Warfare may explain differences in social structures in chimpanzees and bonobos

Researchers found that chimpanzees associate more with partners of the same sex while bonobos of either sex associate preferentially with females

Researchers of the Max Planck Institute for Evolutionary Anthropology in Leipzig, Germany, compared data collected from several wild communities of our closest living relatives, chimpanzees and bonobos, which show that chimpanzees associate more with partners of the same sex while bonobos of either sex associate preferentially with females. This result can be explained by different needs for cooperation. While male chimpanzees cooperate with each other during strong between-group competition, comparable to human warfare, which is absent in bonobos, bonobo males mainly rely on the help of females, especially their mothers, in conflicts with other males within their community. Females of both species, however, cooperate with other females in raising offspring.

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Bonobos during a grooming session.
Bonobos during a grooming session.

Group-living has its benefits, such as the joint defense against predators and better access to food and mates; as well as costs, like an increased competition over food and mates or a higher risk of getting a disease from a group mate. To increase the benefits of group-living, animals often associate selectively with certain partners and their choice is likely driven by their cooperative needs.

While bonobos and chimpanzees are similar in many ways, as both species are closely related to each other genetically, they differ in some important behavioral aspects. “While chimpanzee males are highly territorial, with hostile and sometimes lethal intergroup encounters, bonobos have rather peaceful relationships between groups and lack lethal violence during encounters”, says Martin Surbeck of the Max Planck Institute for Evolutionary Anthropology in Leipzig, Germany. The researchers wanted to know whether these differences in male cooperation against outsiders, also influence their choice of associates.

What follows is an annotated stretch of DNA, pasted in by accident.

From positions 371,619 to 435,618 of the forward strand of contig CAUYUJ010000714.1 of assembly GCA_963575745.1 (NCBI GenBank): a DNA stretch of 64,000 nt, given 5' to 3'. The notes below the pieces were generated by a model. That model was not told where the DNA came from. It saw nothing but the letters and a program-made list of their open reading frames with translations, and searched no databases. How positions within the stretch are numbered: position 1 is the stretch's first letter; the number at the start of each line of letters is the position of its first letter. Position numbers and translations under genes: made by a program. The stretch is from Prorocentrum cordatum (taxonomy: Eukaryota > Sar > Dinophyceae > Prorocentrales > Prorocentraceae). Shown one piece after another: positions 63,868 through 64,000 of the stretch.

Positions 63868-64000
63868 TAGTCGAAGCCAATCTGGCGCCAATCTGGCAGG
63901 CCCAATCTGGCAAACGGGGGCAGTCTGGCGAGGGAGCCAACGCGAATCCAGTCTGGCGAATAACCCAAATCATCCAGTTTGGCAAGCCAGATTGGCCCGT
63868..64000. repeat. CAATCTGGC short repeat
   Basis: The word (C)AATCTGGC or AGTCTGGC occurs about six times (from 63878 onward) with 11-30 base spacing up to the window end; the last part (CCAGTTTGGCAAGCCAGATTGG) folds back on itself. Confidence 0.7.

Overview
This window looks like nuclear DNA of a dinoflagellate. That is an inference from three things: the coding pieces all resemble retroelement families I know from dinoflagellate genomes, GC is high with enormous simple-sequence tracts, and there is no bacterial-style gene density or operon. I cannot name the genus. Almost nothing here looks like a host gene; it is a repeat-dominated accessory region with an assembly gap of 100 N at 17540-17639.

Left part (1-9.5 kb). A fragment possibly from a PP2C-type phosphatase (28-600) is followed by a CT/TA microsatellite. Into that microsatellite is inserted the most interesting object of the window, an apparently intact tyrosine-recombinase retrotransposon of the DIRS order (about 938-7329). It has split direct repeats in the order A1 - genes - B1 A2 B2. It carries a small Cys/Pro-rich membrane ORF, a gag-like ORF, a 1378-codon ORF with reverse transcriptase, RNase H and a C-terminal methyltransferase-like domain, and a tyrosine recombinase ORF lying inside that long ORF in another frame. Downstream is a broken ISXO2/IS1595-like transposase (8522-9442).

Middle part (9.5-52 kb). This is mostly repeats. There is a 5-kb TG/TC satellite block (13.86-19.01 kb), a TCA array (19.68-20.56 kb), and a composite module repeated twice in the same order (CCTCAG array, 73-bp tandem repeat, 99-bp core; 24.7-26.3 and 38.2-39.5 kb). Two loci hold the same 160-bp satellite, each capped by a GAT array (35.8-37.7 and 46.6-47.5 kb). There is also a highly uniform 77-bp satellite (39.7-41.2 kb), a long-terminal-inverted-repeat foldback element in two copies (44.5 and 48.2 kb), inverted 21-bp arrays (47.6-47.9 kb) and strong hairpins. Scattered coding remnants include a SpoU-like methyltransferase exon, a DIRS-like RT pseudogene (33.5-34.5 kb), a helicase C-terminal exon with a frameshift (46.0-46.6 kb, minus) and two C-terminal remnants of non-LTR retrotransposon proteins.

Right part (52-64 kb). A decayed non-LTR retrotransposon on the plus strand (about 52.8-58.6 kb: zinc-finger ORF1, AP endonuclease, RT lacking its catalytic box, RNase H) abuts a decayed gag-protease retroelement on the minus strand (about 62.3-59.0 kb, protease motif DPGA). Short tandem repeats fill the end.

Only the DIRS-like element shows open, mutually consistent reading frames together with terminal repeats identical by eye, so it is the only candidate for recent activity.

Analysis of data from field studies

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Chimpanzees during a grooming session.
Chimpanzees during a grooming session.

Surbeck and his team have thus compared long-term data from five chimpanzee and two bonobo communities from five different field sites in Ivory Coast, Uganda and the Democratic Republic of Congo to study with whom bonobos and chimpanzees preferentially associate. “All chimpanzee communities were sexually segregated, meaning that males and females associated more with same sex partners”, says Surbeck. “In bonobos, males did not prefer to associate with other males and both sexes associated preferentially with females.”

These results can be explained by different forms of cooperation in bonobos and chimpanzees. While chimpanzee males need to cooperate with other males when it comes to activities like border patrolling, territory defense and joint hunting, bonobo males who are much less territorial associate mainly with females, most often their mothers, with whom they cooperate and who help to increase their sons’ mating success. The females of both species cooperate with each other when it comes to raising their young. Surbeck summarizes: “Our obtained results show how warfare may have a fundamental impact on the structure of a given society.”

SJ, MS/HR

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